Robert Hirsch was born in Pusan, Korea in 1949. At age five, upon the conclusion of the Korean war, his mother placed him on an airplane and sent him to America under the adoption of his biological American father due to post-war hardships and the ostracism against Amer-Asian children that existed in Korea at the time. He did not see her again until forty years later in 1993 when they were finally reunited. Living in the South (Columbus, Georgia, 1954), he was prohibited by segregation practices from enrolling in public school because he was half Asian and deficient in English, and subsequently received his first four years of education in Catholic schools. From there he attended Department of Defense schools until age thirteen when he received American citizenship. His family then moved to France where, despite the fact that he did not speak French, he was placed in the French school system. Within three years, however, he became fluent in French and upon graduation from college at Cameron University in Oklahoma (1971), he became a French teacher. He retired from education in 2012 after a 40 year career in which he served as a teacher, Dean of Discipline, assistant middle school principal, high school principal, and superintendent. He is currently writing novels and serving as a public speaker / organizational consultant.
He has long had a passion for writing, has published poetry, authored a regular newspaper column, and has recently published his first fiction novel, Contrition, with JournalStone Publishing of San Francisco. As with most writers, witnessing the human condition has been utterly fascinating… a bittersweet communion of heartbreak and inspiration. “Due to the extremely unusual, transitional circumstances of my life and the many odd experiences it has thrown at my feet, writing has been cathartic for me,” says Hirsch. “We as feeble humans are often swept into the rushing tide of circumstance, and are consequently forced into making decisions that violate our core principals… and thus begins that inner struggle that so hauntingly lingers within the brackish backwaters of our conscience.”
And now from the author himself:
My writing delves into the cerebral aspects of the personal reflection that arises as we confront challenge and conflict. More specifically, I like to examine and expose the impact that previous failures, collapses, and misdeeds have had upon my characters, and how those past experiences affect the psyche of my characters as they grapple with the obstacles I have placed before them within my plots. I have determined by now through both personal experience and observation that regardless of our individual successes and victories in life, we each inevitably leave behind us a wake of damage as we plod forward through life. Often this damage to others is created through no malice or intent of our own, but comes about as a result of being swept into the currents of circumstance. Whether the damage done to others is deliberate or incidental, however, the end result is the same… hurting others. This may be of little consequence to the malevolent, but the decent soul is profoundly affected by the effect of his/her own errant actions upon others. And thus begins that parasitic inner struggle that slowly eats at the “good heart” as he/she struggles to navigate through the see-saw of the conscience.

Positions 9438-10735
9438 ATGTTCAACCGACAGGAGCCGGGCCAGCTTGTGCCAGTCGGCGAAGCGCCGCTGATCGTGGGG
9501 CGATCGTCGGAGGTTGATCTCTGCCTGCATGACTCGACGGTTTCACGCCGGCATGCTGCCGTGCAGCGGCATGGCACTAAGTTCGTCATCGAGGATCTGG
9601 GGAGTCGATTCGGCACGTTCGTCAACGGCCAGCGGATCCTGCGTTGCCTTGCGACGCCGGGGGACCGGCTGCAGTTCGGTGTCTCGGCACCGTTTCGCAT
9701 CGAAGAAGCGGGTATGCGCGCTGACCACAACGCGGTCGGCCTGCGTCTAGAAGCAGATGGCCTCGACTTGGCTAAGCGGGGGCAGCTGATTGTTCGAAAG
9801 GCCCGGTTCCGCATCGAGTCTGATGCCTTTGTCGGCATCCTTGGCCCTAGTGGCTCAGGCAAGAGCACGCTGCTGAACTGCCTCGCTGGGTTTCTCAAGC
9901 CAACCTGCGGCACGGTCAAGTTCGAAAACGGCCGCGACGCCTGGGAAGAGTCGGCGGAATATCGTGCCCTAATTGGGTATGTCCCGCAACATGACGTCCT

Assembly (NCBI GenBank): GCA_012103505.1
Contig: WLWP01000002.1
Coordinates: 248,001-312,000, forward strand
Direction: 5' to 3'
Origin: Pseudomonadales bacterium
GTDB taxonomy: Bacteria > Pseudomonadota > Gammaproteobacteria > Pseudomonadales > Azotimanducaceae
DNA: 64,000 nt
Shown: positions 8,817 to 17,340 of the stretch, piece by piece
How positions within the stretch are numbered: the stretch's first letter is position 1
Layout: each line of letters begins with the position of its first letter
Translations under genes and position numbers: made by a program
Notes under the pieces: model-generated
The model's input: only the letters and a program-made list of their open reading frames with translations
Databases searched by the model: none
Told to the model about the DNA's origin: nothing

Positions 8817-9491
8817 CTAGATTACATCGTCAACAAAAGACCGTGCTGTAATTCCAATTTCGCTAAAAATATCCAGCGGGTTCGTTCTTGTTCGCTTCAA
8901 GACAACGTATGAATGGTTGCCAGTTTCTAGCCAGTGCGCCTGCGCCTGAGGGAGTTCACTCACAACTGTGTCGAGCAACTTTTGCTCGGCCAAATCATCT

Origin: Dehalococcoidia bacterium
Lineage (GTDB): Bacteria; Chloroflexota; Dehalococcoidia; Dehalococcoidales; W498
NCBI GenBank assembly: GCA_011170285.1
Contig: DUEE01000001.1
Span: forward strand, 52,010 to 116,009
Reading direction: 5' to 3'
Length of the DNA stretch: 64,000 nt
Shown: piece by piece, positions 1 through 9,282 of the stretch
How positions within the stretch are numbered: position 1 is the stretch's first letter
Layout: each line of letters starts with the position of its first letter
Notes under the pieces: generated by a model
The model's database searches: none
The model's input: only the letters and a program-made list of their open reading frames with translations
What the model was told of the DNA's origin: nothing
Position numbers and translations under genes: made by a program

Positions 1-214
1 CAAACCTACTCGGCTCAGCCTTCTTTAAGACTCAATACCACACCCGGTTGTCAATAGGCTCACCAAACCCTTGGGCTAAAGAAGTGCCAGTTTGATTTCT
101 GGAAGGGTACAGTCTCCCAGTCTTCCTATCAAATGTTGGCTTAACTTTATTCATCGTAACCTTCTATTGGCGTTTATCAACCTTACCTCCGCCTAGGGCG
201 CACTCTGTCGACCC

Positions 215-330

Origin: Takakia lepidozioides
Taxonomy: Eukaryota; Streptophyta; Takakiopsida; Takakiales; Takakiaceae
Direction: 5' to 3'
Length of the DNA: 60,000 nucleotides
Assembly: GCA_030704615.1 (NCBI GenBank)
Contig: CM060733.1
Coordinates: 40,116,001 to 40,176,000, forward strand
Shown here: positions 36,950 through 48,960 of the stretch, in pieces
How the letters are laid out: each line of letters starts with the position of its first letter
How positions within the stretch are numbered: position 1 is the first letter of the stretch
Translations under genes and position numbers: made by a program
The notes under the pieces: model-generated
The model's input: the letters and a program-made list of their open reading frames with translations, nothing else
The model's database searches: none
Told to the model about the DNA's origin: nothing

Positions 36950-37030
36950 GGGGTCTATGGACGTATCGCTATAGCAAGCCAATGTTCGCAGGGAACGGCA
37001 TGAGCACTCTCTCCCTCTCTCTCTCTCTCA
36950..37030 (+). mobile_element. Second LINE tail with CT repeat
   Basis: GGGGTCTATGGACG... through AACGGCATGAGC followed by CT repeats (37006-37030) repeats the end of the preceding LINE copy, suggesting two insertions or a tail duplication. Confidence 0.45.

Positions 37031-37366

In my novel, Contrition (JournalStone Publishing, August, 2012), the placid existence of a small coastal community is disrupted by the brutal murder of a ten-year-old girl within the attic of the house of the Brothers of Holy Cross who run the local Catholic school. Within the web of shock, mystery, and horror that begins to unravel as the crime is investigated, the disconnected lives of five characters begin to converge in an unanticipated communion of personal contrition as the murder of the young girl forces them individually to return to the pillory of their own guilt for things that occurred earlier in their lives. Contrition crosses genres (suspense, mystery, crime, horror/supernatural), but remains true to one simple theme… the human heart’s quest for atonement. Though the human heart is the wellspring of great strength, courage, and perseverance, it is also fragile… and once broken, can force the strongest of souls into the bottomless depths of depression, defeat, and inner collapse. The heart, then, is the very core of our humanity, and there is no medium in existence that can so effectively and precisely convey the struggles of the heart better than the written word of fiction. Solid writing entangles us within the lives, aspirations, and fears of the characters placed before us. Good writing sweeps us into plots and storylines, regardless of themes, settings, or time. And this, I find, is the exciting challenge of writing… imagining and creating emotion.
I have just completed two more novels, Promise of the Black Monks and Hammer of God, and have just this month sent them off to my agent (Loicano Literary Agency, Texas). These two novels form a prequel-sequel package and, unlike Contrition, are purely of the historical fiction genre. They cover the abandonment and subsequent upbringing by Benedictine monks of a ten-year-old boy during the political and spiritual turmoil at the close of the 11th Century, just preceding the First Crusade. Again, despite the complete left turn from Contrition in terms of setting, genre, and time period, my driving theme in these two books is the human heart and how it navigates one through both internal and external adversity.
Robert’s novel, Contrition, can be ordered through JounalStore.com, Kindle, Nook, Barnes and Noble, and Books-a-Million. More information and musings by Robert Hirsch are available at his website: robertehirsch.com.
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